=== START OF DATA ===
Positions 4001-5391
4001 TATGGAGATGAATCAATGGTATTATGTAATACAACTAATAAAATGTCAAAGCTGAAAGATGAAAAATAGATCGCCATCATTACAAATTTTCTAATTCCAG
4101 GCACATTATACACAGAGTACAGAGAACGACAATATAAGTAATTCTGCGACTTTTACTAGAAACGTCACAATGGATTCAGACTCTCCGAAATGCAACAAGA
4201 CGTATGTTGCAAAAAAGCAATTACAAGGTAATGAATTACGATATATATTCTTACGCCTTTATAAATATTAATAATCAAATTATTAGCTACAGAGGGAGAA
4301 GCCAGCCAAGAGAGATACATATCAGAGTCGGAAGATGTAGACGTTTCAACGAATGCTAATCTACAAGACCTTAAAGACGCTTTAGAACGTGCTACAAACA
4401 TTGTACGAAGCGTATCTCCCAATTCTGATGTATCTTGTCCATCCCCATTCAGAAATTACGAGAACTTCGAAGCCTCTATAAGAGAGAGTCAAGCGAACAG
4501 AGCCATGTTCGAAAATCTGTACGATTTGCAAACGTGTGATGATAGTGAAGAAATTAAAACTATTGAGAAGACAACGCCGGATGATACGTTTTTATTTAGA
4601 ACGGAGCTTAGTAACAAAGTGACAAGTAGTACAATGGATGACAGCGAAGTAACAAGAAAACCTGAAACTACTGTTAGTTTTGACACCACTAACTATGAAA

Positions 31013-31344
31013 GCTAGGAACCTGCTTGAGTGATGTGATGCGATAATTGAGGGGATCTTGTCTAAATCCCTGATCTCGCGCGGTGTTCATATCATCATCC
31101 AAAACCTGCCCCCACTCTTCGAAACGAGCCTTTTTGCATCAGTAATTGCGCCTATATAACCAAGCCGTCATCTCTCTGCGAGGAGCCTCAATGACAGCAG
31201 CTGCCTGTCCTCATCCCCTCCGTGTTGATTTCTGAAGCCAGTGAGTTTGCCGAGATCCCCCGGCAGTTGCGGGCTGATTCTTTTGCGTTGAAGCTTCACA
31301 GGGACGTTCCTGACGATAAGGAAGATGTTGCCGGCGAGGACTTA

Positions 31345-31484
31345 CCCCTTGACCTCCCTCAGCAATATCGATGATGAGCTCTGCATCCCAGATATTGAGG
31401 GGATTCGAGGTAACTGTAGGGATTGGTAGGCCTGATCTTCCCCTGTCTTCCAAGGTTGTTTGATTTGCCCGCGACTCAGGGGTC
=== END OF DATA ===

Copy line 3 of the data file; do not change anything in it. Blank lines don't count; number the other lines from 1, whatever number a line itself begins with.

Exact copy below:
4101 GCACATTATACACAGAGTACAGAGAACGACAATATAAGTAATTCTGCGACTTTTACTAGAAACGTCACAATGGATTCAGACTCTCCGAAATGCAACAAGA